• Wow, AlaskaCarrie, that doesn’t sound right at all! Did you use my flour or make any other subs? If they were rock hard, they must have been overcooked. Did you beat the dough for a long time? Sometimes doing that can make these breads rubbery, but not hard unless they baked too long. If your dough is crumbly, you need to add more liquid to the dough to get it to be a firm dough, but not dry. Humidity and temperature in your kitchen can affect this, so just pay attention to the dough and add as much liquid as you need to get the dough to a workable consistency. If they are too dry, the won’t puff up at all. Send an email to Support@gfJules.com if you want us to walk through the recipe with you!

        • I did use your flour. (You guys have been awesome about priority mailing it to Alaska for me.) I’ll have to give it another try with more liquid and less cook time. I was used coconut milk and yogurt. Does the recipe require more of some types milks than others?

          • Hi AlaskaCarrie – I’m glad we’re able to help with shipping to Alaska! As for the milks and yogurts, some have more fat than others and some yogurt are more watery than others (Greek Yogurt, for example, is very thick; rice yogurt can be watery), so you may have to make some adjustments based upon the products you are using. Just get the dough to the point where it is moist enough to hold together and is a bit sticky. Then oil your hands and press them out, but not too thin. They don’t have to be even, either. And be sure not to overcook them! Hope it works out for you the next time!

  25. I’ve made TWO batches of these in the last hour. Neither of them puffed up enough to create an air pocket, however they’re really good. My oven thermostat is temperamental AND I used Bob’s Red Mill baking mix, which I had on hand, as well as some almond and millet flour. So, I readily admit to not following your recipe too closely. I don’t actually care about the air pocket, though – I think think these will do nicely for sandwich bread or a base for PB and J. Thanks!

    • :) glad you went for it and tried the recipe anyway. I just enjoyed one with a veggie burger for lunch – grabbed it out of the freezer and had a hot pita pocket ready in minutes. I LOVE this recipe! Hope you get to try it with my flour soon – it’s a lot lighter than Bob’s so maybe you’ll get some of those air pockets!

  26. Jules, I have made this recipe twice and neither time have the pittas puffed up. I have followed the recipe to the T. I salvaged them by using a serrated knife and opening them up then putting them back in the warm oven to dry out on the inside. My oven temp works fine for all my baking. I am so stumped, just can’t get this one right.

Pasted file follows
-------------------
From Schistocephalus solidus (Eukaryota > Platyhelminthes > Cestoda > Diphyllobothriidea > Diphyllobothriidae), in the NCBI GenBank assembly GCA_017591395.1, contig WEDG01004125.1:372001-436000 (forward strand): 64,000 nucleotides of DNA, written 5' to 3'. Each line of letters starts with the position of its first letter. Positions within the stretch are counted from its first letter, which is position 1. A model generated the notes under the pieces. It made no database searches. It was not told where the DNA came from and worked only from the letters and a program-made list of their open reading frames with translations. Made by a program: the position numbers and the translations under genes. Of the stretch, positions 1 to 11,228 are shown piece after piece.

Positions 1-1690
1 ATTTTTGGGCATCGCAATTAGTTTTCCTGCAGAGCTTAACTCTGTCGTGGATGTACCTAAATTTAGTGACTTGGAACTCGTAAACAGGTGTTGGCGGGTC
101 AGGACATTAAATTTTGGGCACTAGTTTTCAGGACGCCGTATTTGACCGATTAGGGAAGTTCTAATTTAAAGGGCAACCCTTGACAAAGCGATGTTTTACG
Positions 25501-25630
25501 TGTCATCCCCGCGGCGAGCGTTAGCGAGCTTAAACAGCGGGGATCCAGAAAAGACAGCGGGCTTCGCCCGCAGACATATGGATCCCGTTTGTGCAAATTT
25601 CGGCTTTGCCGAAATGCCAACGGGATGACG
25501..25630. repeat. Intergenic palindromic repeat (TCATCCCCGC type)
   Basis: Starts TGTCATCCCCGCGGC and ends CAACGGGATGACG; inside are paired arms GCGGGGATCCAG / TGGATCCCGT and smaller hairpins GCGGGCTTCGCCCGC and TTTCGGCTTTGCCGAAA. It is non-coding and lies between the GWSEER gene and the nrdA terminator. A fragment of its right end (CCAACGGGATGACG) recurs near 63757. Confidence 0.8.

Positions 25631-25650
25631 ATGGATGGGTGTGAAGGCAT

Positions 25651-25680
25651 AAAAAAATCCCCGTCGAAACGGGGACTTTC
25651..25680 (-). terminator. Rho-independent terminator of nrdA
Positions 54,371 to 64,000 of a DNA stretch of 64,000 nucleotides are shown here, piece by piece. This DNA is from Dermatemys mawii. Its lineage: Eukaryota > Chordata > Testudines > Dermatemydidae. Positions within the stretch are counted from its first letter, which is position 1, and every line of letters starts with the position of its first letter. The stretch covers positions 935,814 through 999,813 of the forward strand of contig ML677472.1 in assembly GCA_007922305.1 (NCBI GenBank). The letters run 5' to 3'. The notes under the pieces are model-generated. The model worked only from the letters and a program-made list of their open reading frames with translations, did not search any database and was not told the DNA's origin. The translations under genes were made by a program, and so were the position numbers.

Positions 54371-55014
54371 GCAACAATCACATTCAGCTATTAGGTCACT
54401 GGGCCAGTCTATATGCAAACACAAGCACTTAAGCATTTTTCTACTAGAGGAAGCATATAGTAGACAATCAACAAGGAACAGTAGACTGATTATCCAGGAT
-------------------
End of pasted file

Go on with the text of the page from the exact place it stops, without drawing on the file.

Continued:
• Hi Phylis – I understand your frustration! How thick are the pitas when you put them in the oven? How much do you work/mix the dough before baking? Are they totally flat or are there some areas that are thicker than others when you press them out? You can email Support@gfJules.com and we can walk through this with you to see if we can figure out where it’s going wrong. Brilliant move for you to slice them open so you could still use them!

  27. Thanks for the recipe.I tried it and didn’t burn the naan! I ate it, but have to say that GF flours have a characteristic flavor that requires masking with herbs, spices, spreads, sauces, or soups.

    • Hi Carol – I’m glad you tried the recipe (and didn’t burn it LOL!). Next time try it with my flour, instead. It doesn’t have any taste at all, so it makes life so much easier because it doesn’t need to be masked. I totally know what you’re talking about with other gluten-free flours. Those aftertastes always bugged me, so I created a flour that tastes clean and all the flavors from your recipe can stand out!

  28. Followed directions – still gummy inside. Did I make them too thick? Taste of outside layer is good so I’d like to make this work. For my daughter w.too many allergies to mention. Kept cooking longer, nothing changes the inside texture. Please advise…

    • They could have been too thick, or your oven temp is off. No other ingredient substitutions were made? They should definitely not be gummy on the inside, and certainly should have been fixed by cooking longer, if so. Send an email to Support@gfJules.com and we can walk through the recipe with you so you can get it right for your daughter!

    • Thanks for the response; I had forgotten to check for it! To answer your question, I didn’t substitute anything – followed recipe as written. This is the only bread recipe I can find that is vegan, GF, yeast free – which covers the biggies for my daughter. I don’t think it’s my oven, I’ve never had trouble with any other recipes. I will send an email per your suggestion – thanks again for the fast reply. Appreciate it.

      • Heather – when you email customer support, have them send you my yeast-free sandwich bread recipe. You can try an egg sub in that one – it’s a wonderful recipe!

  29. I split these and cut into quarters. spread them on a cookie sheet inside up, sprayed them with olive oil and garlic powder and a little sea salt. I popped them in the oven until golden and served them with homemade hommus. They were fantastic! My son has been craving pita. He requests Arabic food all the time and I usually make crusty bread for him, but it is not the same as eating it with pita. Thank you!

    • Wonderful idea for pita points! Thanks so much for sharing, Alexis, and so glad my recipe will be put to good use in your family! :)

  30. I was wondering if we could freeze the dough once mixed up or the finished product? 6 are too many for me at one time.